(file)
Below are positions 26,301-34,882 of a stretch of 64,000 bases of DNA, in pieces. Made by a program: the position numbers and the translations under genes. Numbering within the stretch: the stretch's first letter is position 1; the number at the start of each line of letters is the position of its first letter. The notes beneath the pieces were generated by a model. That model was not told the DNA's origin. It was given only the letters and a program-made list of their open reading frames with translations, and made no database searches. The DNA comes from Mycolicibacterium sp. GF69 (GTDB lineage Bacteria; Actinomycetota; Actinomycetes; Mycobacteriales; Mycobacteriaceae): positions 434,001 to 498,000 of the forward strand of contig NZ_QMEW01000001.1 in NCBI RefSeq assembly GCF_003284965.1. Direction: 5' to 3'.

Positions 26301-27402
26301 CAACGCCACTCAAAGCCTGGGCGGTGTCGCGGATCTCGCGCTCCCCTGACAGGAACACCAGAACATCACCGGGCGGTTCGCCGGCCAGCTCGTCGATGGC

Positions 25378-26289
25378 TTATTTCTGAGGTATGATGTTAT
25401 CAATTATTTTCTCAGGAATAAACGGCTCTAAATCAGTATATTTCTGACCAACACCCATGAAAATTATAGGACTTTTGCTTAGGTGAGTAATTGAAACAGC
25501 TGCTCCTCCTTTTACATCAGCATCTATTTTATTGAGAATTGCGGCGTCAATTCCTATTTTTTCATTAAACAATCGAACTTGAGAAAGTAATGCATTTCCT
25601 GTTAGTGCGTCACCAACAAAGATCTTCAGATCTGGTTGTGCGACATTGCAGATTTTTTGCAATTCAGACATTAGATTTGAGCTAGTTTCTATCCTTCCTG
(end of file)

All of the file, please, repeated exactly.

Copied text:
Below are positions 26,301-34,882 of a stretch of 64,000 bases of DNA, in pieces. Made by a program: the position numbers and the translations under genes. Numbering within the stretch: the stretch's first letter is position 1; the number at the start of each line of letters is the position of its first letter. The notes beneath the pieces were generated by a model. That model was not told the DNA's origin. It was given only the letters and a program-made list of their open reading frames with translations, and made no database searches. The DNA comes from Mycolicibacterium sp. GF69 (GTDB lineage Bacteria; Actinomycetota; Actinomycetes; Mycobacteriales; Mycobacteriaceae): positions 434,001 to 498,000 of the forward strand of contig NZ_QMEW01000001.1 in NCBI RefSeq assembly GCF_003284965.1. Direction: 5' to 3'.

Positions 26301-27402
26301 CAACGCCACTCAAAGCCTGGGCGGTGTCGCGGATCTCGCGCTCCCCTGACAGGAACACCAGAACATCACCGGGCGGTTCGCCGGCCAGCTCGTCGATGGC

Positions 25378-26289
25378 TTATTTCTGAGGTATGATGTTAT
25401 CAATTATTTTCTCAGGAATAAACGGCTCTAAATCAGTATATTTCTGACCAACACCCATGAAAATTATAGGACTTTTGCTTAGGTGAGTAATTGAAACAGC
25501 TGCTCCTCCTTTTACATCAGCATCTATTTTATTGAGAATTGCGGCGTCAATTCCTATTTTTTCATTAAACAATCGAACTTGAGAAAGTAATGCATTTCCT
25601 GTTAGTGCGTCACCAACAAAGATCTTCAGATCTGGTTGTGCGACATTGCAGATTTTTTGCAATTCAGACATTAGATTTGAGCTAGTTTCTATCCTTCCTG